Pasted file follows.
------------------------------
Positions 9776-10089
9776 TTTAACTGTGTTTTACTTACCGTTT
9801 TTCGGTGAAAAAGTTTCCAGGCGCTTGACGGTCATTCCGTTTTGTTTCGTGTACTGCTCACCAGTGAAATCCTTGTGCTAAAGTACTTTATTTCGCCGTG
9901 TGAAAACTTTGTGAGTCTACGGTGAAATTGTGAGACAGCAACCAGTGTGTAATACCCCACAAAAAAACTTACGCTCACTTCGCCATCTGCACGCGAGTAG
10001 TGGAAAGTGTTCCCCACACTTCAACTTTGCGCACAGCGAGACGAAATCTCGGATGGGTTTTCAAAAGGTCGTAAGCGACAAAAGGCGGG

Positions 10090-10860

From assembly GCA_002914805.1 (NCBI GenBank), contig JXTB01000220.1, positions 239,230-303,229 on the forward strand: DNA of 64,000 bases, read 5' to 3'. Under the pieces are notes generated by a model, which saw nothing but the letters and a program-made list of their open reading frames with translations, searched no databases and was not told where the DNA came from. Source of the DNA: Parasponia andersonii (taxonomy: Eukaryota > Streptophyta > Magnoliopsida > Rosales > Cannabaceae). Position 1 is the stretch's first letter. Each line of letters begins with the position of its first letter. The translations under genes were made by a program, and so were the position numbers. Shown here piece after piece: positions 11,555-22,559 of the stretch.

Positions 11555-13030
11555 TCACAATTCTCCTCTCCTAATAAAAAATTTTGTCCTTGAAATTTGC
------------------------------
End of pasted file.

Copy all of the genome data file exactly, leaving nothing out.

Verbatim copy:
Positions 9776-10089
9776 TTTAACTGTGTTTTACTTACCGTTT
9801 TTCGGTGAAAAAGTTTCCAGGCGCTTGACGGTCATTCCGTTTTGTTTCGTGTACTGCTCACCAGTGAAATCCTTGTGCTAAAGTACTTTATTTCGCCGTG
9901 TGAAAACTTTGTGAGTCTACGGTGAAATTGTGAGACAGCAACCAGTGTGTAATACCCCACAAAAAAACTTACGCTCACTTCGCCATCTGCACGCGAGTAG
10001 TGGAAAGTGTTCCCCACACTTCAACTTTGCGCACAGCGAGACGAAATCTCGGATGGGTTTTCAAAAGGTCGTAAGCGACAAAAGGCGGG

Positions 10090-10860

From assembly GCA_002914805.1 (NCBI GenBank), contig JXTB01000220.1, positions 239,230-303,229 on the forward strand: DNA of 64,000 bases, read 5' to 3'. Under the pieces are notes generated by a model, which saw nothing but the letters and a program-made list of their open reading frames with translations, searched no databases and was not told where the DNA came from. Source of the DNA: Parasponia andersonii (taxonomy: Eukaryota > Streptophyta > Magnoliopsida > Rosales > Cannabaceae). Position 1 is the stretch's first letter. Each line of letters begins with the position of its first letter. The translations under genes were made by a program, and so were the position numbers. Shown here piece after piece: positions 11,555-22,559 of the stretch.

Positions 11555-13030
11555 TCACAATTCTCCTCTCCTAATAAAAAATTTTGTCCTTGAAATTTGC